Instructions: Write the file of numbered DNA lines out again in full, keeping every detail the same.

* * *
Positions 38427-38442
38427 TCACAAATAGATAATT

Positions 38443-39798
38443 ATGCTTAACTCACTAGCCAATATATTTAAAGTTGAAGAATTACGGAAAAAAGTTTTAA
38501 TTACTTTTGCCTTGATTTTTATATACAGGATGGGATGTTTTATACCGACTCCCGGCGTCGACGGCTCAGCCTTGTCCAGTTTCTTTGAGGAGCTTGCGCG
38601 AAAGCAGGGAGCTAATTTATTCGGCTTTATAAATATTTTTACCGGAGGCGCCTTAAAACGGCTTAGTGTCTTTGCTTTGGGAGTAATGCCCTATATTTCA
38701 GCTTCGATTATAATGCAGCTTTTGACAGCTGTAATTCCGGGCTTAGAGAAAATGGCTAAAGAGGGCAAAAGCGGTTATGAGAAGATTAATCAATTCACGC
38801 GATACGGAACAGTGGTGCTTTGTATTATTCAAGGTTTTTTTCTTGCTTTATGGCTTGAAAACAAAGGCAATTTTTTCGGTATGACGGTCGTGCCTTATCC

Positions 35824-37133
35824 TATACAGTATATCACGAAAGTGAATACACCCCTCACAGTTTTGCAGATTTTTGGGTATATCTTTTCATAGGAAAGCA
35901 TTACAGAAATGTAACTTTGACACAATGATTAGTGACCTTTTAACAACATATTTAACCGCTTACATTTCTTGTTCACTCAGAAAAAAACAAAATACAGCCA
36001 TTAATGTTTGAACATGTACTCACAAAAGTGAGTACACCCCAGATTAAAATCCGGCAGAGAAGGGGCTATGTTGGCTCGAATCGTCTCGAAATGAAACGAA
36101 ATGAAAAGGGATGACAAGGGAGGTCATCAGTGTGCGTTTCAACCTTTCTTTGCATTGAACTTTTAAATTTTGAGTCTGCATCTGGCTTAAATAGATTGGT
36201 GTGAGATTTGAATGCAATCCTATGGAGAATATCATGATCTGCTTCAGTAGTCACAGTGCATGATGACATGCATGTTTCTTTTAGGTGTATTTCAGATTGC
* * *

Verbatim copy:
Positions 38427-38442
38427 TCACAAATAGATAATT

Positions 38443-39798
38443 ATGCTTAACTCACTAGCCAATATATTTAAAGTTGAAGAATTACGGAAAAAAGTTTTAA
38501 TTACTTTTGCCTTGATTTTTATATACAGGATGGGATGTTTTATACCGACTCCCGGCGTCGACGGCTCAGCCTTGTCCAGTTTCTTTGAGGAGCTTGCGCG
38601 AAAGCAGGGAGCTAATTTATTCGGCTTTATAAATATTTTTACCGGAGGCGCCTTAAAACGGCTTAGTGTCTTTGCTTTGGGAGTAATGCCCTATATTTCA
38701 GCTTCGATTATAATGCAGCTTTTGACAGCTGTAATTCCGGGCTTAGAGAAAATGGCTAAAGAGGGCAAAAGCGGTTATGAGAAGATTAATCAATTCACGC
38801 GATACGGAACAGTGGTGCTTTGTATTATTCAAGGTTTTTTTCTTGCTTTATGGCTTGAAAACAAAGGCAATTTTTTCGGTATGACGGTCGTGCCTTATCC

Positions 35824-37133
35824 TATACAGTATATCACGAAAGTGAATACACCCCTCACAGTTTTGCAGATTTTTGGGTATATCTTTTCATAGGAAAGCA
35901 TTACAGAAATGTAACTTTGACACAATGATTAGTGACCTTTTAACAACATATTTAACCGCTTACATTTCTTGTTCACTCAGAAAAAAACAAAATACAGCCA
36001 TTAATGTTTGAACATGTACTCACAAAAGTGAGTACACCCCAGATTAAAATCCGGCAGAGAAGGGGCTATGTTGGCTCGAATCGTCTCGAAATGAAACGAA
36101 ATGAAAAGGGATGACAAGGGAGGTCATCAGTGTGCGTTTCAACCTTTCTTTGCATTGAACTTTTAAATTTTGAGTCTGCATCTGGCTTAAATAGATTGGT
36201 GTGAGATTTGAATGCAATCCTATGGAGAATATCATGATCTGCTTCAGTAGTCACAGTGCATGATGACATGCATGTTTCTTTTAGGTGTATTTCAGATTGC